Motor racing: Irvine breezes through to front

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The Independent Online
THE WINDS of change may be blowing through Formula One after all, even if no one is prepared to predict how the dust will settle.

Eddie Irvine was fastest in first practice for tomorrow's Spanish Grand Prix here, suggesting Ferrari might be better equipped than they appreciated to withstand the combined force of nature and McLaren-Mercedes. The McLaren was generally expected to reassert itself after Michael Schumacher's consecutive victories at Imola and Monaco had carried him clear at the top of the championship. The faster corners here should, in theory, suit the car driven by Mika Hakkinen and David Coulthard.

Yesterday's stiff breeze should, we were told, have further restricted the potency of the Ferrari, an assumption based on previous experience this season. Instead Irvine emerged from the buffeting - and an off during the morning - with top place ahead of Heinz-Harald Frentzen in a Jordan- Mugen. Schumacher was third, Hakkinen fourth and Coulthard seventh. Hakkinen hurried away like the wind at the end of the session, apparently reluctant to talk. Coulthard stepped into the breach, insisting the team's programme had gone well, that no alarm bells were ringing in the camp.

Unofficial practice can never be taken as a clear indicator of relative capabilities. Each team has its own agenda. Sandbagging is not unheard of. However, Irvine was gratified with the performance of his car. "Normally the car is a disaster in the wind, but not today," the Ulster- man said. "I don't know if McLaren were sandbagging and that doesn't concern me. I can only concern myself with my car and I am pleased with the way it is handling.

"I went off in the morning and that was because of the wind. It's why you see so many going off. The handling of the car is very different this year. You find on some corners you're having to break 20 metres earlier than you would in normal conditions. It was windy in Australia and I won there, so maybe it's an omen."

Coulthard delivered much the same wait-and-see message. He felt a truer, different picture would become apparent by the end of proceedings here. "You just don't know what the other teams are doing in unofficial practice but I do know we are comfortable with our performance given the fuel loads we have," Coulthard said. "We can't be surprised by Ferrari's times, but then it's not about times today. I'd be surprised and disappointed if we had the same positions in qualifying."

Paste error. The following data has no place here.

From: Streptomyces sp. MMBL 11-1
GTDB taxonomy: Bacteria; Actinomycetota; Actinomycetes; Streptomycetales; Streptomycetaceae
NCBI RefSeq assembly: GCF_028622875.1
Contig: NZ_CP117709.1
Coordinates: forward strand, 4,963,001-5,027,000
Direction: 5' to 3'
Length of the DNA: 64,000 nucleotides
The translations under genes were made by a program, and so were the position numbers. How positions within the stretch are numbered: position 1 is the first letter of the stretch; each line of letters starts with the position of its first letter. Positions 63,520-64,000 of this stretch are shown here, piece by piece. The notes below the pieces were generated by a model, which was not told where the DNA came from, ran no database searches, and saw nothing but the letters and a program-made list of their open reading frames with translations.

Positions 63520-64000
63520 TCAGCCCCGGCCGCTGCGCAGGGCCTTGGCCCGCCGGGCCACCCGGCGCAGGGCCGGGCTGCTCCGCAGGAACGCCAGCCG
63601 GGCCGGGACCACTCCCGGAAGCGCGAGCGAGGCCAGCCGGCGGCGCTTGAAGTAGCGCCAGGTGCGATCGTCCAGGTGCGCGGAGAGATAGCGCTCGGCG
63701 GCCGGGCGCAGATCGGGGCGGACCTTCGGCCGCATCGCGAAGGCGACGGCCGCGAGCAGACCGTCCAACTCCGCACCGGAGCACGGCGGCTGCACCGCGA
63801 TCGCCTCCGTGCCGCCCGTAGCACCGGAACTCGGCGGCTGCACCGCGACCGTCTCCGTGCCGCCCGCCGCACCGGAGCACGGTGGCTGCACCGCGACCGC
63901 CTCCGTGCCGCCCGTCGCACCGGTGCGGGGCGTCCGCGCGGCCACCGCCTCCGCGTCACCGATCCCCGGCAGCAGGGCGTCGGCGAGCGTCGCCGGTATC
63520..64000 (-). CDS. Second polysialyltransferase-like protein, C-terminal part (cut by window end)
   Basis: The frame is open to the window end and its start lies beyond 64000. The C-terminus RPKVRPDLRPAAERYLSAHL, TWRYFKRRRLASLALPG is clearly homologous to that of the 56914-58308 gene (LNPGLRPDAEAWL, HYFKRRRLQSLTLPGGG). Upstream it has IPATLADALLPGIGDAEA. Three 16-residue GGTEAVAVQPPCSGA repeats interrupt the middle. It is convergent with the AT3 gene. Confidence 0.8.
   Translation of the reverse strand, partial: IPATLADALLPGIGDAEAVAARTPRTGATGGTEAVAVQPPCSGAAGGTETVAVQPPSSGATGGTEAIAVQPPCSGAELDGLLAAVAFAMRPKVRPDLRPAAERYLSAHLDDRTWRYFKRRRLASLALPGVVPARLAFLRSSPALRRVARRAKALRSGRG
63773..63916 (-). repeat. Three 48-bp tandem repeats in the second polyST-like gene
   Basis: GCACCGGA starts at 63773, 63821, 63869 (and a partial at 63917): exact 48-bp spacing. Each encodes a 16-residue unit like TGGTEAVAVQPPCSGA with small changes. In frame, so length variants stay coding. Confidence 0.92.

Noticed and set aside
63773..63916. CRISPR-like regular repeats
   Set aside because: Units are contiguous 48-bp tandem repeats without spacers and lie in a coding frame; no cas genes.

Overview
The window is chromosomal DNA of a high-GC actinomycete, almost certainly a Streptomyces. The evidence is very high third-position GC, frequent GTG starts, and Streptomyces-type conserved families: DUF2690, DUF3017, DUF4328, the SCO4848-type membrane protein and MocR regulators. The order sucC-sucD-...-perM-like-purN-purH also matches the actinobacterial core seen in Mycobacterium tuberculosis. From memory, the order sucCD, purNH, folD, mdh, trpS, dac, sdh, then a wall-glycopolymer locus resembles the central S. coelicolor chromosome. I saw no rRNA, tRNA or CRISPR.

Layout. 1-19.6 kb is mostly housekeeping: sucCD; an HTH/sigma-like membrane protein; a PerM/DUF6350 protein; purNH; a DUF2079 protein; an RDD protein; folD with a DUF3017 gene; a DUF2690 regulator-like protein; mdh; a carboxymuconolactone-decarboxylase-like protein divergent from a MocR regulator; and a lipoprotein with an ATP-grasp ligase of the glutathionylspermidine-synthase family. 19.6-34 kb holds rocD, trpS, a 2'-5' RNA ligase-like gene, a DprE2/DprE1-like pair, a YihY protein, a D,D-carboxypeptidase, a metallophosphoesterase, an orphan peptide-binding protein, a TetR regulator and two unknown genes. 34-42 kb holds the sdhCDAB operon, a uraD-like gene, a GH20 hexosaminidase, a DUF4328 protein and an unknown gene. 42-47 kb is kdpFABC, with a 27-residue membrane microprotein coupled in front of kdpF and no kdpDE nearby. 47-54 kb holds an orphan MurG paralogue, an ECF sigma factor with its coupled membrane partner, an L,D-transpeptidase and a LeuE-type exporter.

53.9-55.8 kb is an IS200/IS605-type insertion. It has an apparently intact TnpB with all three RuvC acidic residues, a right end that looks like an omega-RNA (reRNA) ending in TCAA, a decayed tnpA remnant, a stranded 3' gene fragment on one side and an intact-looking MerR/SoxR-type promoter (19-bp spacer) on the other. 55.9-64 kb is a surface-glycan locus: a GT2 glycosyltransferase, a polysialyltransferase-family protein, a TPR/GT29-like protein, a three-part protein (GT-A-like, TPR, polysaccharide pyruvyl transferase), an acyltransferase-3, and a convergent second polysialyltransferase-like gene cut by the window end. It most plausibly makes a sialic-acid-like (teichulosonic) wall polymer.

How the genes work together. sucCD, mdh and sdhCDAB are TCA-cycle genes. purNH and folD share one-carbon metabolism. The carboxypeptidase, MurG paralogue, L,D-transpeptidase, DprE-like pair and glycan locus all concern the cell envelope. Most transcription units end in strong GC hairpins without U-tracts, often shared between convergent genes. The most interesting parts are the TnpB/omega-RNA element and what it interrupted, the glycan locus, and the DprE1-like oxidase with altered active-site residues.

Coulthard is in particular need of an improved position in this afternoon's qualifying session and tomorrow's race. It is more than a year since he won a grand prix and he is having to fend off questions about his future with McLaren. He maintains he has the faith and backing of the team, while acknowledging: "In the end it comes down to results.'

Damon Hill is 10 years his senior and, although the Englishman has a world championship to comfort him in retirement, he is adamant that he is not contemplating quitting at the end of the season.

The subject has been forced on him by an inauspicious first quarter of the season. He has finished only one of the four races, a plight compounded by the consistent excellence of his team-mate, Frentzen, who stands fourth in the championship. However, Hill remains defiant, not least, he states, because of the support he continues to receive from the team and its owner, Eddie Jordan.

Hill, sixth yesterday, said: "These reports saying it's going to be my last year are premature and predictable. I had an up and down start to last year as well but turned it round and I think I can again. The team have been very supportive and that's surprising to me. It's outside my normal experience in Formula One. The engineers and mechanics are right behind me, helping me through. So I feel a lot better than I would normally feel in this situation."

Hill was patently alluding to his "normal experiences" at Williams and Arrows. He was dismissed by the former even as he was closing in on the 1996 championship and publicly criticised by Tom Walkinshaw, team principal of the latter, the following season.

Hill survived an uncertain early 1998 to deliver Jordan's maiden grand prix victory. "You write off Damon at your peril," Eddie Jordan said. "He knows he has our support. That's how we treat our drivers."

Hill is less content with the current cars. "I find them really frustrating to drive. Last week we had no wind and the car was OK. Today it was totally different. It's down to the aerodynamics. They should be more fun to drive."

SPANISH GRAND PRIX (Barcelona) First unofficial practice session: 1 E Irvine (GB) Ferrari, 1:23.577, average speed 203.654kph/126.57 mph; 2 H-H Frentzen (Ger) Jordan-Mugen-Honda 1:23.790; 3 M Schumacher (Ger) Ferrari 1:23.895; 4 M Hakkinen (Fin) McLaren-Mercedes 1:23.982; 5 A Zanardi (It) Williams-Supertec 1:24.312; 6 D Hill (GB) Jordan-Mugen-Honda 1:24.318; 7 D Coulthard (GB) McLaren-Mercedes 1:24.339; 8 R Barrichello (Bra) Stewart- Ford 1:24.347; 9 J Villeneuve (Can) BAR-Supertec 1:24.458; 10 R Schumacher (Ger) Williams-Supertec 1:24.559; 11 J Alesi (Fr) Sauber-Petronas 1:24.571; 12 P Diniz (Bra) Sauber-Petronas 1:24.823; 13 J Trulli (It) Prost-Peugeot 1:24.957; 14 O Panis (Fra) Prost- Peugeot 1:25.140; 15 G Fisichella (It) Benetton-Playlife 1:25.448; 16 J Herbert (GB) Stewart-Ford 1:25.667; 17 A Wurz (Aut) Benetton-Playlife 1:25.901; 18 M Salo (Fin) BAR-Supertec 1:25.998; 19 P De La Rosa (Sp) Arrows 1:26.595; 20 T Takagi (Japan) Arrows 1:27.296; 21 L Badoer (It) Minardi-Ford 1:27.314; 22 M Gene (Sp) Minardi-Ford 1:27.506

Ecclestone's $1.4bn bond, Business, page 21